The Theory of Everything ~ A Capsule Movie Review by Allen Kopp
Probably everybody on earth has heard the name Stephen Hawking. He is the English physicist who became famous for his theories of the universe and for the books that he wrote, among them A Brief History of Time that has sold ten million copies.
Stephen Hawking is also famous for something else. When he was still a college student, he was found to have ALS (Lou Gehrig’s disease), a disease of progressive muscular degeneration. He was told he had two years to live, being made to understand that, as his body deteriorated, his mind would be unaffected.
The Theory of Everything is Stephen Hawking’s story, based on a book by his wife, Jane Hawking. Eddie Redmayne, who was memorable in My Week with Marilyn and Les Misérables, plays Stephen, and Felicity Jones plays his (nearly saintly) wife, who, even in middle age, appears to be about twelve years old. (A minor quibble.)
When Stephen first discovers that he has ALS, he tries to send Jane away, believing he has no future and nothing to offer her, but she persists. (She takes the idea of romantic love literally.) She will stick by Stephen for as long as he has. (Stephen’s father tells Jane that Stephen’s disease won’t be a fight but will instead be a crushing defeat for all of them.) Stephen and Jane are married and soon have a child.
Living with Stephen and taking care of him is not easy for Jane, but she soldiers on through the years as Stephen becomes world-famous and continues to defy the probability that he will die soon. Jane and Stephen end up having three children. A turning point comes when Jane’s mother suggests that Jane join the choir at church. (“That may be the most English thing that anybody has ever said,” Jane says.) She takes her mother’s suggestion and meets the handsome and charming choir director, Jonathan Hellyer Jones (played by Charlie Cox, who played a likeable character on Boardwalk Empire who met a bad end). Jonathan becomes a friend and helper to both Jane and Stephen. Jane soon admits that she has “feelings” for Jonathan and Jonathan feels the same way about Jane. Stephen, meanwhile, is drawn to a pretty therapist named Elaine.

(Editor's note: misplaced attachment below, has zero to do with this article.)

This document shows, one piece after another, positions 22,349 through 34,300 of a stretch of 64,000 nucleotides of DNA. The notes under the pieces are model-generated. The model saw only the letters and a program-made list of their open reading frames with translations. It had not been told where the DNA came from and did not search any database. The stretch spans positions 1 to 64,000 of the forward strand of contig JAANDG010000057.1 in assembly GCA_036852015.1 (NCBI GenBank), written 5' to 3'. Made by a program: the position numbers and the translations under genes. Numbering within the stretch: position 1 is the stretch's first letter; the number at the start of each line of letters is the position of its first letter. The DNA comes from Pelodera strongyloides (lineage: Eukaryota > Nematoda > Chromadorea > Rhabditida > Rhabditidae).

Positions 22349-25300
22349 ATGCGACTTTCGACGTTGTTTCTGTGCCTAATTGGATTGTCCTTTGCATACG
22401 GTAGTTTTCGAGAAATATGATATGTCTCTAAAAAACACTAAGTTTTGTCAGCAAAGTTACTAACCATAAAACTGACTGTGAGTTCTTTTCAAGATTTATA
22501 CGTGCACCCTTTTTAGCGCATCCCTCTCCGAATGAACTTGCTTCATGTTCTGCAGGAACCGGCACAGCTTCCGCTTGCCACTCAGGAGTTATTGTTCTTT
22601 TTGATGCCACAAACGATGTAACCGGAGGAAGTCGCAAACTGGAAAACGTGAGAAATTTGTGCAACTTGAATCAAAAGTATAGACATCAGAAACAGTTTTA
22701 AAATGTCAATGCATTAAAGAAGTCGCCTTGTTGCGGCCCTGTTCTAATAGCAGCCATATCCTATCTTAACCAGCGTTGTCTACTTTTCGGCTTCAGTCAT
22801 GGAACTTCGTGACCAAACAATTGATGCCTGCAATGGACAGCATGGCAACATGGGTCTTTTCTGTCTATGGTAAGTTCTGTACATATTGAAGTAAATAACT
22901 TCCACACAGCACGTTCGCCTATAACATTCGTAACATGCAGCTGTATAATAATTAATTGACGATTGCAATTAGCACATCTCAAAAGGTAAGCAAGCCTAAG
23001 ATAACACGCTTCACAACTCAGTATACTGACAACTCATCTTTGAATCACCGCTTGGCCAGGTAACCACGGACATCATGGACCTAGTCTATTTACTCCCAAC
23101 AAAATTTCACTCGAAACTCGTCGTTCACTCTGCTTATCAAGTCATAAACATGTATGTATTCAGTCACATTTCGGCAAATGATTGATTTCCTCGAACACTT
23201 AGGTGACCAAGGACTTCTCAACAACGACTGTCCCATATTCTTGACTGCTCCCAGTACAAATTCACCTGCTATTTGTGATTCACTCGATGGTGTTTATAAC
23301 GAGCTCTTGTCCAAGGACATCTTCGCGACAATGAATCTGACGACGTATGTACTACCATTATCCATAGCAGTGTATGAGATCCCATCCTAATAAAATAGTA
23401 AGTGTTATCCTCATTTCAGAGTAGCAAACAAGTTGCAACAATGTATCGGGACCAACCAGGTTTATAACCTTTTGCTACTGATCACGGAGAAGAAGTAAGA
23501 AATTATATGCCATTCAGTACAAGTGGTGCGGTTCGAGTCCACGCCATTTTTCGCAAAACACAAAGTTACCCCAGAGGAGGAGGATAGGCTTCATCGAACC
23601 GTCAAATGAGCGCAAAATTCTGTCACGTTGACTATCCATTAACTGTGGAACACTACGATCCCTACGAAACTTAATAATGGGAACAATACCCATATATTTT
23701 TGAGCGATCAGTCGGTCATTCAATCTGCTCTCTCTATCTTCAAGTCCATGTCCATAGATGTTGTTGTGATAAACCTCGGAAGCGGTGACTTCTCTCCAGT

You don’t have to understand Stephen Hawking’s science (black holes, the theory of relativity, boundaries of the universe, etc.) to be drawn in to The Theory of Everything. It’s a very good movie that, like other very good movies, will probably not appear at the local multiplex that only does mainstream. You might have to go a little farther and expend a little more effort to see it, but it’s worth it. If it’s not one of the best movies of the year, it’ll have to do until the real thing comes along.
Copyright © 2014 by Allen Kopp